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> Speeches of former WTO Directors-General
This meeting the last of our three regional
reviews has generated more interest, more dialogue, and more ideas
than anyone had hoped for. It only reinforces my conviction that Africa
is determined to succeed in world trade.
There have been too many important observations and insights to try to
condense them into my brief remarks. We have heard that the problem is
not a lack of competitive firms but the lack of competitive economic
systems and that if we can address this problem, Africa can compete
with the world. We were reminded that helping Africa trade more is good
for the world, not just for Africans and that Aid for Trade should be
seen as an investment, not charity. And we heard that the challenge is
not just to build infrastructure, but to change mind sets and that the
most important change begins at the top with a political commitment to
making trade a central priority.
Which brings me to some of the key messages that I will be taking away
from this conference:
First, leadership. It is impossible to overstate the importance of a
focused and sustained national commitment to trade-led growth. The
message weve heard again and again over the last day and a half is that
trade must be a national priority, that leadership must come from the
top, that there needs to be a strategy for getting there, and that this
strategy needs to be shared across government and business, and
mainstreamed in all facets of national policy. Countries which are
unified and focused can harness globalization countries which are
uncertain or ambivalent cannot.
Second, priorities. The challenge for countries and it is a big one
politically is to agree on the two or three objectives that will
impact most on their trade growth and then pursue them consistently
over the long term. To have fifty priorities is to have no priorities.
Even with increased Aid for Trade, financial resources are not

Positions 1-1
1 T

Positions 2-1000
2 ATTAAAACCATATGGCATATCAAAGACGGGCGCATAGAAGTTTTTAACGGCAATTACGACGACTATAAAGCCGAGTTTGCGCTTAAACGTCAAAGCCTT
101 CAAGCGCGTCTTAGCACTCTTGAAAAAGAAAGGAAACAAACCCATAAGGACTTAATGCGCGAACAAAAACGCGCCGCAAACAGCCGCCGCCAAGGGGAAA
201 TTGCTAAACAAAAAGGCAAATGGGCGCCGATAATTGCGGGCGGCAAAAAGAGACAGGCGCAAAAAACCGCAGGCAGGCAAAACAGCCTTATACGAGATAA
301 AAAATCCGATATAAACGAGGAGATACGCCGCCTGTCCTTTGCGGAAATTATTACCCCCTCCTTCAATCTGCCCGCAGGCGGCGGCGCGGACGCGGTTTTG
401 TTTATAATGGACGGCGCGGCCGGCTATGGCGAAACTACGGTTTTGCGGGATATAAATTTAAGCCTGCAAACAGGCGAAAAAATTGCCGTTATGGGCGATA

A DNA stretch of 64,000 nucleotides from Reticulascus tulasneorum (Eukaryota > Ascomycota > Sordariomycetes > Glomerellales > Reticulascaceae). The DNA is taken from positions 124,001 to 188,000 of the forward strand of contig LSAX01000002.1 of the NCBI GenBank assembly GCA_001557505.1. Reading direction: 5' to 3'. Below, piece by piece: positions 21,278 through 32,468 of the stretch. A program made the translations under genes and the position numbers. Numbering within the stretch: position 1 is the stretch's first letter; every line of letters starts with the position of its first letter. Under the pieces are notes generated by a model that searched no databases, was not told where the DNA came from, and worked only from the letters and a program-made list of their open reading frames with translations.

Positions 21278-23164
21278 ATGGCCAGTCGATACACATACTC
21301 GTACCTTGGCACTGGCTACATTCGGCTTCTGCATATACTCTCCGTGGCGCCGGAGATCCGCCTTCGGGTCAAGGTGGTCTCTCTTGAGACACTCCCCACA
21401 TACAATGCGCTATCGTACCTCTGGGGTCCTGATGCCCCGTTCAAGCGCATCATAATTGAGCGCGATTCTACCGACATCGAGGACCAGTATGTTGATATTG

limitless. Countries need to focus on what is most critical to
increasing exports on the key bottlenecks and constraints and on the
projects that can deliver the biggest return on investment. Making
choices among competing interests and objectives is tough. It is also
Third, thinking regionally, not just nationally. One way to narrow down
priorities is to concentrate on regional needs and projects from
transport corridors to customs modernization. Many countries have small
domestic markets. Many others are landlocked, and their ability to
connect to the global economy and to trade competitively depends
fundamentally on the connectivity and competitiveness of their
neighbours. So in designing and implementing Aid for Trade strategies,
regional integration must be seen as a necessary stepping stone to
global integration. Most African countries are in the trade game
together or not at all.
Fourth, predictability and accessibility of financing. There is a clear
need for donors to follow through on their Hong Kong and broader
Gleneagles commitments. We should be emphasising the need to deliver on
these commitments, not second guessing them. At the same time, the
efficient and effective delivery of financing can be just as important
as the amounts involved especially in a fast-changing global economy.
Donors and financial institutions need to show progress on this front as
well by reducing red tape and fast-tracking disbursement.
Fifth, the key role of the private sector. Aid for Trade will be
relevant if it is market driven. It risks irrelevance if it becomes a
dialogue among bureaucrats. We not only need to listen to traders,
investors and entrepreneurs, but bring them into the conversation and
at the most senior level as we have done over the last day and a half.
Private sector advice can only strengthen trade policy because it
exporters who know their markets, who can identify their priorities, and
who pay the price for delays, bottlenecks and red tape.